I started my career in real estate and environmental law, and practiced in these areas for about two years, before I made my way into intellectual property (IP), which I still practice in today. Since diving into IP, I have taken on numerous cases in domestic and international trademark, copyright, domain name, Internet, social media, advertising, unfair competition. Today, I serve as the Chair of the Chicago Intellectual Property Practice at DLA Piper.
How has your practice evolved in the last few years?
Ever since 1995, when I began practicing in intellectual property law, my practice has been global. While there has always been an enforcement/litigation component to my practice, over the past several years, my practice has become even more focused on this particular area. This is due, at least in part, to the fact that businesses have developed even more of an online presence than they had before. Between developing their own websites and leveraging the use of various social media platforms, every individual and every company has a digital footprint. As a result, infringing another party’s IP has become much easier and occurs more frequently than ever before. I anticipate that the next few years will bring more of the same – a continued uptick in enforcement activities, in the US as well as abroad.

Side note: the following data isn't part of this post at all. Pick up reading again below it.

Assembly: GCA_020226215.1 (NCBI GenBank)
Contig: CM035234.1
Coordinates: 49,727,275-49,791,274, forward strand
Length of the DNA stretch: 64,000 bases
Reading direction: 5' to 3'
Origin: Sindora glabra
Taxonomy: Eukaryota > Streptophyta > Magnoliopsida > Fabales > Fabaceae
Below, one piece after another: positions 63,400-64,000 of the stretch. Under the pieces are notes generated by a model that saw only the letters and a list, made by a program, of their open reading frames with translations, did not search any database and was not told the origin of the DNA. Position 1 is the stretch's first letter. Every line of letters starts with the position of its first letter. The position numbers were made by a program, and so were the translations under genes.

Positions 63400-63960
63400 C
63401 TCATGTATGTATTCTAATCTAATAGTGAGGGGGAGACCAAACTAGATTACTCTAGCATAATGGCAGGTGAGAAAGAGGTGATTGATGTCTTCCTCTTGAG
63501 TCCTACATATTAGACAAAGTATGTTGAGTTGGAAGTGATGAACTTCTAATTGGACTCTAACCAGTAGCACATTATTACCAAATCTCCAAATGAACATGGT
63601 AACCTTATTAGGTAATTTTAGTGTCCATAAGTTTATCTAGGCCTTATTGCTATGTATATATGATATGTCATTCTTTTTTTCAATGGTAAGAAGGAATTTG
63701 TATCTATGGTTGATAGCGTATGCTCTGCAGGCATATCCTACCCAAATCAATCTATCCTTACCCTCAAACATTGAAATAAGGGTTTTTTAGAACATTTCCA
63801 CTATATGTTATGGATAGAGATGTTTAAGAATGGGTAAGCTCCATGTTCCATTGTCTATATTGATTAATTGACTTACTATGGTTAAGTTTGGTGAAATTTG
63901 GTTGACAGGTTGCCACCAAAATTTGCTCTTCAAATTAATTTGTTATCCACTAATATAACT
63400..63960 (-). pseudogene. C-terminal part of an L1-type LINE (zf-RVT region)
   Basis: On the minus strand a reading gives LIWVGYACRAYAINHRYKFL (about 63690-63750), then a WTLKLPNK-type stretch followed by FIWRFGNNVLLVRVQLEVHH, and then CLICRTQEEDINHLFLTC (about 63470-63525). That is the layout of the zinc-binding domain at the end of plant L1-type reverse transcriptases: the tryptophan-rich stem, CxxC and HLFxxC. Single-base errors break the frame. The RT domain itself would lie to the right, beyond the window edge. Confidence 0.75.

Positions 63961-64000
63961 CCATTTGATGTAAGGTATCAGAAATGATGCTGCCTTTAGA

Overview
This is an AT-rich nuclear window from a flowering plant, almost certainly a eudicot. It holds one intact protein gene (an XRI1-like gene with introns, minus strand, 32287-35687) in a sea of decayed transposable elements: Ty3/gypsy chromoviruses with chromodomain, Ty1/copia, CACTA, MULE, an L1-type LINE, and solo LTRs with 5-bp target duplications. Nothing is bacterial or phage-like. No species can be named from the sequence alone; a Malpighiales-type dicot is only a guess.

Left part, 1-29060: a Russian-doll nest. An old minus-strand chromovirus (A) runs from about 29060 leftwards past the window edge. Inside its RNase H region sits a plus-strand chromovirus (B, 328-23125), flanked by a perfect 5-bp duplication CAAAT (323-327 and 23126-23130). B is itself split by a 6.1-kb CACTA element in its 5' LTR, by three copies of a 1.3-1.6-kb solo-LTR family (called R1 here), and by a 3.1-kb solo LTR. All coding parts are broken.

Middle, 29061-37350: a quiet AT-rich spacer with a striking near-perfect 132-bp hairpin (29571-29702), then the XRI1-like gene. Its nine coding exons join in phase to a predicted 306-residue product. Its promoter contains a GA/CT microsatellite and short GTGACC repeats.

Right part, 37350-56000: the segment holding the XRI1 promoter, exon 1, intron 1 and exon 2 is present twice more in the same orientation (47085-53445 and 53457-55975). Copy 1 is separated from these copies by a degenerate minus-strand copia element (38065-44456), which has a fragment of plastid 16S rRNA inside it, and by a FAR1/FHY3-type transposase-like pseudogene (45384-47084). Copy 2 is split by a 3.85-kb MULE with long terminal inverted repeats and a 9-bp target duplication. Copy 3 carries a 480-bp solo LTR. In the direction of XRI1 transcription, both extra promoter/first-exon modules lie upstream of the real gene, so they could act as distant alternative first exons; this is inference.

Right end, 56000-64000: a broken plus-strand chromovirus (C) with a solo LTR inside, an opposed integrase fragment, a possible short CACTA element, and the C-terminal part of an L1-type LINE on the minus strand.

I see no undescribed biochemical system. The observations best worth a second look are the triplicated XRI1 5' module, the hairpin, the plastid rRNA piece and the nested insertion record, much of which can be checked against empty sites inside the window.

If you could offer one piece of advice for young lawyers, what would it be?
Become the very best lawyer you can be — as quickly as possible. Seek a mentor. Develop a new skill set. And soak in all that you can in law school and in your work experience before taking the bar, because now more than ever, there is an expectation that young attorneys will develop at a very steep trajectory if they want to be successful. By becoming known as a great lawyer, you will be able to more effectively leverage your network into more business opportunities and continually grow as a professional.
What is one technological device, application, or tool you could not function without?
My PDA – between my phone, my email, text messaging and other related work apps, I can stay connected – regardless of whether I am in the office or traveling.
How has civility made a difference in your practice of law?
When I was a more junior attorney, I was asked to cover the practice of a more senior attorney who suddenly became very ill and was out of the office recovering for a number of weeks. One of the files I needed to handle was a rather contentious litigation matter that had some very tight deadlines for which I needed to obtain extensions of time. I called opposing counsel who could have been difficult and not agreed to grant the extensions. However, when she knew I was the one making this call to her, and not my colleague, she immediately asked if something was wrong, and I told her that my colleague was ill and out of the office. Instead of being difficult, she showed compassion and was gracious enough to grant the requested extension. Although this happened quite a long time ago, I will never forget how professional and courteous this attorney was. It is the moments like these where we are reminded that opposing counsel isn’t simply your adversary.
What do you do for fun?
In my free time, I enjoy exercising, reading and writing, and traveling.